Drug Court Graduation

Several former drug abusers shed tears in a Perry County courtroom Tuesday, but they were not tears of sadness.

The latest class of drug court participants say they're thankful to have their lives back.

WYMT’s Marie Luby was there as they shared their incredible stories with family, friends and one U.S. Congressman at their graduation.

Tiffany Maniece is determined to win back custody of her 8-year-old daughter, “Now that I've accomplished drug court I know that I can do anything.”

As she read from a simple piece of paper, she felt closer to a reunion than she ever thought possible.

“I was on drugs really, really bad. I didn't care whether I lived or died. I just lost all hope and faith,” Maniece said.

Congressman Hal Rogers praised graduates for their courage.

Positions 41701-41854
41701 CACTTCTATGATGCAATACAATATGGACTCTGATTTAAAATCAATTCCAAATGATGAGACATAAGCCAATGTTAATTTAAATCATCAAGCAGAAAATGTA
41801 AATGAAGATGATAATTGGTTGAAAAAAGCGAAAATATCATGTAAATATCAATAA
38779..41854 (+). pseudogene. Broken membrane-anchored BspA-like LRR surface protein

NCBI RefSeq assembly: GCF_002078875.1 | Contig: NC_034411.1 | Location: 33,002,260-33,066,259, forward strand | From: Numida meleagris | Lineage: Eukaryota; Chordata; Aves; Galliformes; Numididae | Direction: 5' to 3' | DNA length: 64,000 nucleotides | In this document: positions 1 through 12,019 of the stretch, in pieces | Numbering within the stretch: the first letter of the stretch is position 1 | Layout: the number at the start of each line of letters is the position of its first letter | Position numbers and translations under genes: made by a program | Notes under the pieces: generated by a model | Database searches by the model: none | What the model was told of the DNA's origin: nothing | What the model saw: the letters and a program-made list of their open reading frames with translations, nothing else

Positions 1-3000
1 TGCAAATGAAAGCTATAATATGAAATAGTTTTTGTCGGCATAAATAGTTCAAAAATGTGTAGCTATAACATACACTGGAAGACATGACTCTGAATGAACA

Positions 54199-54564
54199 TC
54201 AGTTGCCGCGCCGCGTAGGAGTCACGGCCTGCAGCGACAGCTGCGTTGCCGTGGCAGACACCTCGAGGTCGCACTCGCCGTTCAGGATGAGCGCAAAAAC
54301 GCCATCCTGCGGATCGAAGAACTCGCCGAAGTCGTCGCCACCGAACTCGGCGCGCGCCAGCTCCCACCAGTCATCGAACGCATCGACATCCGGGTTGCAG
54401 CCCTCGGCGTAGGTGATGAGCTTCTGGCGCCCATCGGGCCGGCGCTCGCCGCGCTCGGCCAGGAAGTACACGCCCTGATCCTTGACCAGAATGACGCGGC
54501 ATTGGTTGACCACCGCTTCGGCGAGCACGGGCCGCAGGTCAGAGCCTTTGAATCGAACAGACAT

“It's almost a religious experience to see these people stand before the community and bare their soul, I mean that has got to be one of the toughest things that you can do,” Congressman Rogers said.

Officials say drug court graduates repeat drug crimes less than half as much as non-participants.

Rogers says more babies born drug-free is an even more important measure of success.

“These babies, otherwise born into slavery are born free, and they have hope and a life ahead of them that they would not have had otherwise,” Maniece said.

Maniece is doing her part to add to the statistic with a new child due in February.

Maniece says she's ready to start a new life with both of her children.

Officials say 20 percent of drug court graduates repeat their crimes, compared with 57 percent of convicts who don't go through the program.

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